Is it OK to store a bike vertically on the wall. Can I hang a bike by the front wheel?
The short answer is that it’s fine to store a bike on a bike wall hook, upright or hanging from the ceiling. People often ask:
- why would I want to store a bike on the wall or hanging from the ceiling?
- how can I hang a heavy electric bike on the wall? It’s too heavy to lift.
- will hanging a bike by it’s front wheel damage the wheel?
- will hydraulic brakes still work if I store a bike vertically?
- will suspension forks be OK if the bike is stored in an upright position?
Let’s deal with each of these in turn:
Why would I want to store a bike on the wall or hanging from the ceiling?
Having bikes all stacked horizontally on the floor, leaning on each other is not a good way to store them.
- they will take up loads of floor space
- you won’t be able to get to the bikes at the back
- the bikes will touch each other and get scratched or damaged
- suspension forks dry out
Even if you have a floor mounted bike rack, where you push the front wheel into a slot or pair of hoops, you are likely to have problems with narrow tyres (the bike will lean to one side) or wide tyres (too wide for the slot). Sometimes the brake disc or rear mech (depending on which way you are storing them) gets in the way too. And they use a huge amount of floor space.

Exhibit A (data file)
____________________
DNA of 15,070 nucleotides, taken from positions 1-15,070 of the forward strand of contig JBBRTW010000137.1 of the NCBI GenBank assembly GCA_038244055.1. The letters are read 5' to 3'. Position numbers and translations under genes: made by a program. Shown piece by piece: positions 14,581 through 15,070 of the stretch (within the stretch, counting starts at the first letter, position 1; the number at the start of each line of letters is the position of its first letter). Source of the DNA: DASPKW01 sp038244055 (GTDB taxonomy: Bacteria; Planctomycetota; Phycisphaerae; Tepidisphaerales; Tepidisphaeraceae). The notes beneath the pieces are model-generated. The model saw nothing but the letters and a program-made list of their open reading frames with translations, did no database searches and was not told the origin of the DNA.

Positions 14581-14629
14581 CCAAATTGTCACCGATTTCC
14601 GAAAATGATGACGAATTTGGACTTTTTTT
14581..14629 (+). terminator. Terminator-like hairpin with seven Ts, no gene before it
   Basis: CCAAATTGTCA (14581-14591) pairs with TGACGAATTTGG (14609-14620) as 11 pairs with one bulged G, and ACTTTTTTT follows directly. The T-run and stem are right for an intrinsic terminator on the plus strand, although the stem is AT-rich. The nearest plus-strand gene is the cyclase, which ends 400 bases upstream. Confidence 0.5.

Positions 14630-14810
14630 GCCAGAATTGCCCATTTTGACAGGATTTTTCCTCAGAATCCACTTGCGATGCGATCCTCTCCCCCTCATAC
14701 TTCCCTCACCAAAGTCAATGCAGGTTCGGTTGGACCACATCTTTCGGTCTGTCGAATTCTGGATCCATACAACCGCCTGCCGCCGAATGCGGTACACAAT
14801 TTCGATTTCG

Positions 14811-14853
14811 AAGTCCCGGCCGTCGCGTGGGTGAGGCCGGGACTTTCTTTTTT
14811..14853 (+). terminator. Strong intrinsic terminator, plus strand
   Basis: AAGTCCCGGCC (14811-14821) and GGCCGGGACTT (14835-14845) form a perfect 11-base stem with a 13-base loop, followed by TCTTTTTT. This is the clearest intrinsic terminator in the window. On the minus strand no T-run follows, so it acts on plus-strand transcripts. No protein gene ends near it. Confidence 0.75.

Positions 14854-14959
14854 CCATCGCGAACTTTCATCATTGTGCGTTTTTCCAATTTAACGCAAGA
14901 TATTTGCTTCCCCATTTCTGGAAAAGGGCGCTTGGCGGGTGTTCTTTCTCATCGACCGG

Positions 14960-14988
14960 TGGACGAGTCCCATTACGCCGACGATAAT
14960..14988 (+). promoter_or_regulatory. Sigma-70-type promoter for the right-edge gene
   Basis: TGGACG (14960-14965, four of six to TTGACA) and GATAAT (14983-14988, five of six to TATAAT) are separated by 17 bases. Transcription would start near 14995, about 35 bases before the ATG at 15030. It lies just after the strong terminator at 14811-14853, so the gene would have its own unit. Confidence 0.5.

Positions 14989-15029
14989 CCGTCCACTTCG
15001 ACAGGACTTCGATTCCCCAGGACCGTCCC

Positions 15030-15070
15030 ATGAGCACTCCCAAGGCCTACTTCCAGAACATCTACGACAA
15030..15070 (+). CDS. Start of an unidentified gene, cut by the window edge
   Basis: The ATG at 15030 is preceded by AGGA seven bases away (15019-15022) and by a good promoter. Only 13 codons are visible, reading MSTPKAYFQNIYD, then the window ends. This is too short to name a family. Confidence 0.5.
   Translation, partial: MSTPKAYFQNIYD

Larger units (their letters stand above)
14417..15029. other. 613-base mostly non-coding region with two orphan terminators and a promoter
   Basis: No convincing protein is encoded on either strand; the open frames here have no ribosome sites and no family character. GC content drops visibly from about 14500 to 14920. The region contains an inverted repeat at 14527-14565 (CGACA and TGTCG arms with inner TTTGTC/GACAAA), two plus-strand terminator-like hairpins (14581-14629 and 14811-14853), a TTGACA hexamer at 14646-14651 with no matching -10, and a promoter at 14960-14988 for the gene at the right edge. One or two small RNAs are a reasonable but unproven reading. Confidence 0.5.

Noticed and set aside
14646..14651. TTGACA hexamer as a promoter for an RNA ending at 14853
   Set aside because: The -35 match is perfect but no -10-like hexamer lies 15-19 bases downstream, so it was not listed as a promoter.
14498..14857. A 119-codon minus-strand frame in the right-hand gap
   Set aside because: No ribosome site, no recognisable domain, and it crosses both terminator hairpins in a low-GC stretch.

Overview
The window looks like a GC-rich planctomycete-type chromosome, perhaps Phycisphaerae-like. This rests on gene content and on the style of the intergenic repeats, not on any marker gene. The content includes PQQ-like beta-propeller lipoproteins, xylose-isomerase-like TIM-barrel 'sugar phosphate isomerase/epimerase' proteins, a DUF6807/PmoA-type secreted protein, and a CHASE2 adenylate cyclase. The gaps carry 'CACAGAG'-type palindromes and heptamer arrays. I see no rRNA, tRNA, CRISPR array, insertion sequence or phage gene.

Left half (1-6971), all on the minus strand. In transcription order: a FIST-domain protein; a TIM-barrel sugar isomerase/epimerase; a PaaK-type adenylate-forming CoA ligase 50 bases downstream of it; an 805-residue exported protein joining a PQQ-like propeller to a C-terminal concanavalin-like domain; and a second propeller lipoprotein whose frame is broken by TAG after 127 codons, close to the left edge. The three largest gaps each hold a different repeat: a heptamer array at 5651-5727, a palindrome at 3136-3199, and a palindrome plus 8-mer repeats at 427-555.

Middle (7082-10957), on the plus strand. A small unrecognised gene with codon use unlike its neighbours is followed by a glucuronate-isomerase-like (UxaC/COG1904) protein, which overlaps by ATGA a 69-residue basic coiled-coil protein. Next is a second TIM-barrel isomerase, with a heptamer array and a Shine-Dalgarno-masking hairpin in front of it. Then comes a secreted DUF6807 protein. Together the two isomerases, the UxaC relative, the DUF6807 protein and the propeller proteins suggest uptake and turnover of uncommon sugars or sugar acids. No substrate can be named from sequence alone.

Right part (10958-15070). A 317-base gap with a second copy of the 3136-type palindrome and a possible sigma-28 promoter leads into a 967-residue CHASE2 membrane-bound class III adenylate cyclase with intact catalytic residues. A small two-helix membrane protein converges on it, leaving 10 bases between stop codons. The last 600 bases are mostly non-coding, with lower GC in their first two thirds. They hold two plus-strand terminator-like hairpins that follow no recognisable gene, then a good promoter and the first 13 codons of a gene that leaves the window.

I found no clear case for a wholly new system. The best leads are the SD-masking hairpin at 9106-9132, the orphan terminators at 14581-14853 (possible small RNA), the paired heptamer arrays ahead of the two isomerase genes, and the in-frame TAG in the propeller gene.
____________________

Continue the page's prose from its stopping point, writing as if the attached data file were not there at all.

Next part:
Hanging your bikes on the wall will save loads of space in your shed or garage. If the bikes are light enough to lift off the ground (like road bikes) then you can hang them high enough up on the wall (or ceiling) to keep the floor clear.
Even if they are touching the floor, 4 or 5 bikes will only take up the same amount of floor space as 1 bike leaning against the wall.
Storing bikes vertically on the wall means;
- They take up much less floor space
- they utilise un-used wall space
- you can get to each bike without moving the others
- each bike is held apart from the next so they don’t get scratched or damaged
- it’s better to store a bike with front suspension this way (see below)
My bike is too heavy to lift so how can I hang it on a wall mounting bike hook.
With the right kind of wall mounting bike hanger or bike hook that’s not a problem. It is possible to store a bike vertically on the wall without needing to lift it at all.
What you need is a wall mounting bike bracket or hook that is small enough, and fixed at the right angle, to easily fit between the spokes on the front wheel.
All you need to do then is pull on the back brake, take 2 steps backwards (the bike will magically rise onto its back wheel), release the brake, roll the bike up to the hook and then hook the wheel. This series of photographs illustrates this.
Storing heavy bikes on hooks, where you need to lift the bike up, isn’t a great idea. Heavy bikes can be really awkward to lift up and you stand a fair chance of hurting your back. Also, this might mean that one person will become the designated ‘bike-hanger-upper-and getter-downer’ which is a right nuisance and it means only one person can get the bikes down or put them away. With the right kind of wall mounted bike hook you simply don’t need to do this.
Will hanging a bike by it’s front wheel damage the wheel?
Unlikely. Assuming the hook has a nice rubber coating it shouldn’t scratch the rim. What most people seem to worry about is deforming the wheel but this is never going to happen.
Consider that your road bike weighs around 5 to 10Kg. A mountain bike might weigh 10 to 15Kg. A downhill or an electric bike might be as heavy as 25Kg. If the bike is hanging by the front wheel then one wheel is going to have to support the entire weight of the bike. It doesn’t matter that the weight is being applied to the inside of the rim.